No Differences in Outcomes Scores or Survivorship of Unicompartmental Knee Arthroplasty Between Patients Younger or Older than 55 Years of Age at Minimum 10-Year FollowupLee, Merrill, MBBS, MRCS (Edin); Chen, Jerry, MBBS, MRCS (Edin), MMed (Ortho), FRCS (Orth); Shi Lu, Chia, MBBS, FRCS (Edin), PhD; Lo, Ngai Nung, MBBS, FRCS (Edin), FAMS; Yeo, Seng Jin, MBBS, FRCS (Edin), FAMS
Background Although patients who have undergone unicompartmental knee arthroplasty (UKA) report improvements in functional outcomes, orthopaedic surgeons tend to avoid UKA in younger patients due to implant survivorship concerns. As a result, few studies specifically have examined the outcomes of patients 55 years and younger.
Questions/purposes Is there a difference between two cohorts of patients: those 55 years and younger and those 56 years and older who underwent UKA in terms of: (1) functional outcomes scores, (2) quality-of-life scores, and (3) implant survivorship free from all-cause revision.
Methods Between 2004 and 2007, 100 patients 55 years and younger underwent UKA at one institution. Of those, three (3%) died, and 13 (13%) were lost to followup before the 10-year minimum required for this study, leaving 84 patients available for propensity score matching. During that same period, 343 patients older than 56 years underwent UKA; 48 (14%) died, and 59 (17%) were lost to followup before 10 years, leaving 236 patients available in that group for potential inclusion. After propensity score matching to account for confounding preoperative variables (surgeon, patient’s body mass index, and sex), the patients were divided into two groups based on age: (1) 55 years and younger, (2) 56 years and older. There were 71 patients in each group, with minimum followup of 10 years. The mean age in the group of patients 55 years and younger was 52 years (range, 45–55 years) and that of the older patients was 64 years (range, 56–80 years). The mean (range) followup in both groups was 13 years (range, 11–15 years). Patient functional outcomes, quality of life scores, and implant survivorship were assessed for both groups of patients. To detect a minimum clinically important difference of 5 points in the Oxford Knee Score (OKS), a sample size of at least 68 patients in each group would be required to achieve a power of 0.95.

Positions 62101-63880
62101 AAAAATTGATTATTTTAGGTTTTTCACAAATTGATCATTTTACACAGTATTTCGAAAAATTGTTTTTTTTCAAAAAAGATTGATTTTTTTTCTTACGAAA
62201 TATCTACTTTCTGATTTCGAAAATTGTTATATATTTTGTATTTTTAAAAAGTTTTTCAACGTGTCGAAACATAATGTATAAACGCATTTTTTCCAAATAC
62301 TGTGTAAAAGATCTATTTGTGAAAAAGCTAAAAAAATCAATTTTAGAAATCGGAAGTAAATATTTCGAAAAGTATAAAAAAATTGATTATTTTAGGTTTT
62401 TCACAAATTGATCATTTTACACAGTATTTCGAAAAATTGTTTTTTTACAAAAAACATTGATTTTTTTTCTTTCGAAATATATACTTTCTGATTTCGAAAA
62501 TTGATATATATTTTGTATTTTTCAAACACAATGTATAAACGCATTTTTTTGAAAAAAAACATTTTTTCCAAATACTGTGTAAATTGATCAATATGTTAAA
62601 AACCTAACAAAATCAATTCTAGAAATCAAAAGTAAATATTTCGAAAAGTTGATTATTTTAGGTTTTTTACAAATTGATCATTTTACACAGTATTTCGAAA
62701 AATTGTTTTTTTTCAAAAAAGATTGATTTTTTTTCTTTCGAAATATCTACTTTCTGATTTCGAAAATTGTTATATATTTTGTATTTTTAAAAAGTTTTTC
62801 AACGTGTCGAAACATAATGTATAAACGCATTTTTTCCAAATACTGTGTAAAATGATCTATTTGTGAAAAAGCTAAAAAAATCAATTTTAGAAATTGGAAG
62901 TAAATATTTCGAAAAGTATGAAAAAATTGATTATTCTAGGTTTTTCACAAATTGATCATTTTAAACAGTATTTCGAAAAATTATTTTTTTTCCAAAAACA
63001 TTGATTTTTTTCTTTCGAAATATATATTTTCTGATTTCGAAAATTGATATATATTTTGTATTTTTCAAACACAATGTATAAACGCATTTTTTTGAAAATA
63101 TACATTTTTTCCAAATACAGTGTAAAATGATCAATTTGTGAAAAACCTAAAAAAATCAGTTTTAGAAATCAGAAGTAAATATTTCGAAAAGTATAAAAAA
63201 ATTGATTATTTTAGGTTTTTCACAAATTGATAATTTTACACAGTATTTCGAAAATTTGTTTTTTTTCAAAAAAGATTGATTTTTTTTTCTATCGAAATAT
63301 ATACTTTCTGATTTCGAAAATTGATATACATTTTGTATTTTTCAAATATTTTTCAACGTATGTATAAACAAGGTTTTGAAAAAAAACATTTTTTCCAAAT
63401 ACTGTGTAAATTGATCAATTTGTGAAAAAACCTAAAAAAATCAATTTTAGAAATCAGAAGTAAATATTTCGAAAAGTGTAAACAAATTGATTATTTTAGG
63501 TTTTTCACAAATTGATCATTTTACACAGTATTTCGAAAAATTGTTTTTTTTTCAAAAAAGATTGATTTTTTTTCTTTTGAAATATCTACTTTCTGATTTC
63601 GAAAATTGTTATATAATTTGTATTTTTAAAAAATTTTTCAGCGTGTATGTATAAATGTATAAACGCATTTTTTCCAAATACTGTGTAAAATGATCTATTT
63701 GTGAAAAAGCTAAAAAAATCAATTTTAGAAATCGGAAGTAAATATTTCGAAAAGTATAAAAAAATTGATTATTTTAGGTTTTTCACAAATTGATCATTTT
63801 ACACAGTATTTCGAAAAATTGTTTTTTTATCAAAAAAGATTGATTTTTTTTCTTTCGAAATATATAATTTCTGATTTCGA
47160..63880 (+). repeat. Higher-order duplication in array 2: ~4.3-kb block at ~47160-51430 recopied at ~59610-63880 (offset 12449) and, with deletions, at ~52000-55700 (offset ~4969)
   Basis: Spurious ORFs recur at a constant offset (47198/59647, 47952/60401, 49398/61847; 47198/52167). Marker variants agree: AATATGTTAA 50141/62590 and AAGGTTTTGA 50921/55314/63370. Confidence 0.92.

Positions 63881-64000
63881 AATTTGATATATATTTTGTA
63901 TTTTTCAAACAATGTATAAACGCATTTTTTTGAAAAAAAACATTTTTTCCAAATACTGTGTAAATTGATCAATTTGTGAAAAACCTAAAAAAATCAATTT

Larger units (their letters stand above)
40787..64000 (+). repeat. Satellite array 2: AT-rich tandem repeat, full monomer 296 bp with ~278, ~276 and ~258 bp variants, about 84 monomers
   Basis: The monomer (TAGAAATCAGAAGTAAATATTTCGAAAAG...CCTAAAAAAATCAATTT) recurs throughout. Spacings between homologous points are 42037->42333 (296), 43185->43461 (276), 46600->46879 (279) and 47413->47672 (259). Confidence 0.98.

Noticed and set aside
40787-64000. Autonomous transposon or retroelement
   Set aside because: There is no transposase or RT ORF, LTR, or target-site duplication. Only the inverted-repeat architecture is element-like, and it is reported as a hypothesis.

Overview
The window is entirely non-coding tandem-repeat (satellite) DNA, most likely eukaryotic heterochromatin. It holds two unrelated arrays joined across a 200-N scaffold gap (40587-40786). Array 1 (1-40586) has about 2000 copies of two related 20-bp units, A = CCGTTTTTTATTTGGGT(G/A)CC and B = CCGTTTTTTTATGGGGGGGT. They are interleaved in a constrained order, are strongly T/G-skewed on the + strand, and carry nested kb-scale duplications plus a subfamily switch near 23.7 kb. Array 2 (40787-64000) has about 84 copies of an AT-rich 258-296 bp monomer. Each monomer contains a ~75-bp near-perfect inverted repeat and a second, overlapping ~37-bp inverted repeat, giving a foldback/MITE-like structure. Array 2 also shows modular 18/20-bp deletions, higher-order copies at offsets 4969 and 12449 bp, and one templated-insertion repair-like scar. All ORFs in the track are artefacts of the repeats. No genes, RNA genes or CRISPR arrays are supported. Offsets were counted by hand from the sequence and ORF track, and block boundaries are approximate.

Results With the numbers available, there were no differences between patients 55 years and younger and those 56 years and older in terms of OKS (18 ± 6 versus 20 ± 8, mean difference -1.8; 95% CI, -4.1 to 0.5; p = 0.133) and Knee Society Knee Score (84 ± 16 versus 79 ± 21, mean difference 4.7; 95% CI, -1.8 to 11.2; p = 0.157) at 10 years postoperatively. With the numbers available, there were no differences between patients 55 years and younger and those 56 years and older in terms of the physical component summary (PCS) (47 ± 10 versus 48 ± 11, mean difference -0.4; 95% CI, -4.0 to 3.2; p = 0.827) and the mental component summary (MCS) (52 ± 12 versus 51 ± 12, mean difference 1.4; 95% CI, -2.6 to 5.4; p = 0.491) of the SF-36 at 10 years postoperatively. Finally, we found no differences with the numbers available between patients 55 years and younger and those 56 years and older in terms of survivorship free from all-cause revision at a minimum of 10 years followup (both groups had the same 10-year revision-free rate of 0.96; 95% CI, 0.91–1.00).
Conclusions Because we found few differences between patients 55 years and younger and those older than that in terms of functional outcomes, quality of life, and implant survivorship after UKA, we believe that appropriately selected younger patients should not be excluded from the potential benefits of undergoing UKA, especially in the hands of high-volume surgeons.
Level of Evidence Level III, therapeutic study.